Ann Coulter, Townhall
It’s important to remember that, in police shooting cases like the one in Ferguson, Missouri, the initial facts are often wrong. You don’t want to end up looking like Rich Lowry, National Review editor, whose March 23, 2012, column on the Trayvon Martin shooting was titled, “Al Sharpton Is Right.”
Early accounts are especially unreliable when reporters think they have a white racism story. Stirring up racial hatred is how journalists make up for sending their own kids to lily-white private schools.
As detailed in my book Mugged: Racial Demagoguery from the Seventies to Obama, the old media’s standard for any police shooting of a black person is: “Racist until proved innocent.” We got three-alarm racism stories for the shootings of Jose (Kiko) Garcia, Eleanor Bumpurs, Michael Stewart and Edmund Perry.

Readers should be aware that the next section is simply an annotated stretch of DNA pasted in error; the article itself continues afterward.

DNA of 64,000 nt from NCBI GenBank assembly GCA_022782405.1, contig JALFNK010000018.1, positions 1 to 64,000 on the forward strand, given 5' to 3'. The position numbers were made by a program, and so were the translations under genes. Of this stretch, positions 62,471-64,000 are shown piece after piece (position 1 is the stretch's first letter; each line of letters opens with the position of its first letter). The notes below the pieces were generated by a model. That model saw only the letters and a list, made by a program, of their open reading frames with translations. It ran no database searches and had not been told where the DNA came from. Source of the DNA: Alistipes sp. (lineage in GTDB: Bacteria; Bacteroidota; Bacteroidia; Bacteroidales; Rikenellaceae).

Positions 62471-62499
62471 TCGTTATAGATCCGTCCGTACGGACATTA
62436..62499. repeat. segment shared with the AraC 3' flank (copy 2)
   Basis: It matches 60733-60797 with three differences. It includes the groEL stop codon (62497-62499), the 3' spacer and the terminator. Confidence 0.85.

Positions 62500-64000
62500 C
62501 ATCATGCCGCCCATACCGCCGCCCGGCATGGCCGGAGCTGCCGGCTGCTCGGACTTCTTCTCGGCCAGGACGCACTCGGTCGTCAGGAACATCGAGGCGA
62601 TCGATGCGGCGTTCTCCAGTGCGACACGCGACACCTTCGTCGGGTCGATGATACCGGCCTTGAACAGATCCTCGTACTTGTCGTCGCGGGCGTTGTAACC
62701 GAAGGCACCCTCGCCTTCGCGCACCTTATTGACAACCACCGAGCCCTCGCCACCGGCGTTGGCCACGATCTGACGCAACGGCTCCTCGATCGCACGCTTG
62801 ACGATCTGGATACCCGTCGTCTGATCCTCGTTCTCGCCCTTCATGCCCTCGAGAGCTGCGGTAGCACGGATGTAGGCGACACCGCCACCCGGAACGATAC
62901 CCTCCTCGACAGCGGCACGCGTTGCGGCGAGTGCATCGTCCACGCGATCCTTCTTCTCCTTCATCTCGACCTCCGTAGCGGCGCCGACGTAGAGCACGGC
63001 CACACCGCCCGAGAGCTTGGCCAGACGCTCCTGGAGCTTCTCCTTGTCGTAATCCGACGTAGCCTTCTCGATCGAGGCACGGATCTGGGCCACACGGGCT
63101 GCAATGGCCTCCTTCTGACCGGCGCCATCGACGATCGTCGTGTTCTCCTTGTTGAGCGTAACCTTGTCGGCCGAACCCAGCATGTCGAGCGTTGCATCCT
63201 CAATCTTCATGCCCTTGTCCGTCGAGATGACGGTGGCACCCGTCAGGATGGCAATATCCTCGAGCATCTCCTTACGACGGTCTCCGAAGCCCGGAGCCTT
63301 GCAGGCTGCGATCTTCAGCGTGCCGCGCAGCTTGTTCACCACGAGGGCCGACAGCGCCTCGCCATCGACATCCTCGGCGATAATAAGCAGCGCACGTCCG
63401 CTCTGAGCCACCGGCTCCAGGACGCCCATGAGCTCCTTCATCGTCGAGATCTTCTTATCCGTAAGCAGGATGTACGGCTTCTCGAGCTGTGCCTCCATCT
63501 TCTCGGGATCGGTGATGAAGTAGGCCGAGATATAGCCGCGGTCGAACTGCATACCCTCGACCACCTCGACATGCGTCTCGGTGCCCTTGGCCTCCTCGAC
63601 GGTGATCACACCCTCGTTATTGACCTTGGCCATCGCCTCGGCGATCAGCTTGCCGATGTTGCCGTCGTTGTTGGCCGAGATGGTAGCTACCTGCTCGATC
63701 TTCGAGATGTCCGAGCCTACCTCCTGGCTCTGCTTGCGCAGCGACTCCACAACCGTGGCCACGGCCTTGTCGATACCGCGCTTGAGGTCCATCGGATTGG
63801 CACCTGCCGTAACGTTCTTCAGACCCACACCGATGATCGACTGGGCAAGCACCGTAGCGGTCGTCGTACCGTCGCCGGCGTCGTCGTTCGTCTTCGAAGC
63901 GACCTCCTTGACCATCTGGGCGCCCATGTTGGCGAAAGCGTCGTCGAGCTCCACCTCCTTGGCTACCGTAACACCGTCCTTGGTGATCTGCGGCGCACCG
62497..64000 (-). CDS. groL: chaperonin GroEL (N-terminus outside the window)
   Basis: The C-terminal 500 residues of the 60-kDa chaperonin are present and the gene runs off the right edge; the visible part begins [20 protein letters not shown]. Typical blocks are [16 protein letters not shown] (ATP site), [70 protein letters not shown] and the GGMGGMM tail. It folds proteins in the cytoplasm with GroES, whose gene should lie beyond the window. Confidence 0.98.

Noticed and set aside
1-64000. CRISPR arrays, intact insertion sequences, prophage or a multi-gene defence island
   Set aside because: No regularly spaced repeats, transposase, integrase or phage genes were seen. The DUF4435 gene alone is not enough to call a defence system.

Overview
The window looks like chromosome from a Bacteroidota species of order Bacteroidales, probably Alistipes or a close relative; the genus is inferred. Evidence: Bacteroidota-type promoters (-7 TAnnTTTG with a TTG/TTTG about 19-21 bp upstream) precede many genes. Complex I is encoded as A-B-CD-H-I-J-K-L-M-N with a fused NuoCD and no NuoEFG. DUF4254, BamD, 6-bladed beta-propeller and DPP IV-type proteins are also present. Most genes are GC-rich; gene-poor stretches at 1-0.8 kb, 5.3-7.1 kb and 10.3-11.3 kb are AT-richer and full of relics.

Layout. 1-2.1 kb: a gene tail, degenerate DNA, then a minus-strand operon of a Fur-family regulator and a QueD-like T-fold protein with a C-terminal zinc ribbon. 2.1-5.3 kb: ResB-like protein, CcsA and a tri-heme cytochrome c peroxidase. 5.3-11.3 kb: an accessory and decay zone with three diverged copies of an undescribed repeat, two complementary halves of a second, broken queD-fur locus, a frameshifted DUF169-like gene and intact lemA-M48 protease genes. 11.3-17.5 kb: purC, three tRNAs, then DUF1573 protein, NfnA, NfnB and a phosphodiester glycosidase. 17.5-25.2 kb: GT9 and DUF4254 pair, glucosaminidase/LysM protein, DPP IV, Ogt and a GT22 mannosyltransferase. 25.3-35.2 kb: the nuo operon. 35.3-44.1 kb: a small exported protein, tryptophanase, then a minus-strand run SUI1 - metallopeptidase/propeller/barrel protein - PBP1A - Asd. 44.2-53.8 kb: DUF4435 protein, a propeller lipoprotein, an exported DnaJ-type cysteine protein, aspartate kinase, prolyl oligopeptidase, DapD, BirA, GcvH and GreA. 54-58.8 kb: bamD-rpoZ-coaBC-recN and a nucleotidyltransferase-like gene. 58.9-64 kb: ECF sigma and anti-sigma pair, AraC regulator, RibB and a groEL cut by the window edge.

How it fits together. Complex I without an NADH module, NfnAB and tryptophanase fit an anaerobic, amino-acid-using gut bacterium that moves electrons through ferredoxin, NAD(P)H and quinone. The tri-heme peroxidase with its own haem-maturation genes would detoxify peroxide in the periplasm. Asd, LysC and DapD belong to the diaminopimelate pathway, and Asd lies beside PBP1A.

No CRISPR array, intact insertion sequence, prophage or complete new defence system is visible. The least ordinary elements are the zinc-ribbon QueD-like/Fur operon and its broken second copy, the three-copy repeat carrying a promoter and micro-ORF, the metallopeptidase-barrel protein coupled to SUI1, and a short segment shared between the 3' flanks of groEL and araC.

And then it turned out Garcia was a drugged-up coke dealer who pulled a gun on the cop, Bumpurs was a psychotic who came at the cops with a machete, Stewart fought the cops so violently he gave himself a heart attack, and Perry mugged an undercover cop.
Witness statements aren’t always 100 percent accurate. In Garcia’s case, innumerable neighbors gave the media florid accounts of Officer Michael O’Keefe beating and kicking Garcia, before repeatedly shooting the unarmed man in the back as he lay facedown on the floor. The Garcia family lawyer assured The New York Times that “this kid never was arrested; he wasn’t a drug dealer.”
It later turned out that Garcia was a convicted felon.
He had a gun the night of the shooting.
The autopsy proved he was not shot in the back, nor was he beaten.
The only eyewitnesses against Officer O’Keefe were drug dealers — for whom Garcia worked — who could not possibly have seen anything from their vantage point, as confirmed with a laser pointer used by the Garcia family lawyer.
The New York Post: “COP KILLS HARLEM HONOR STUDENT”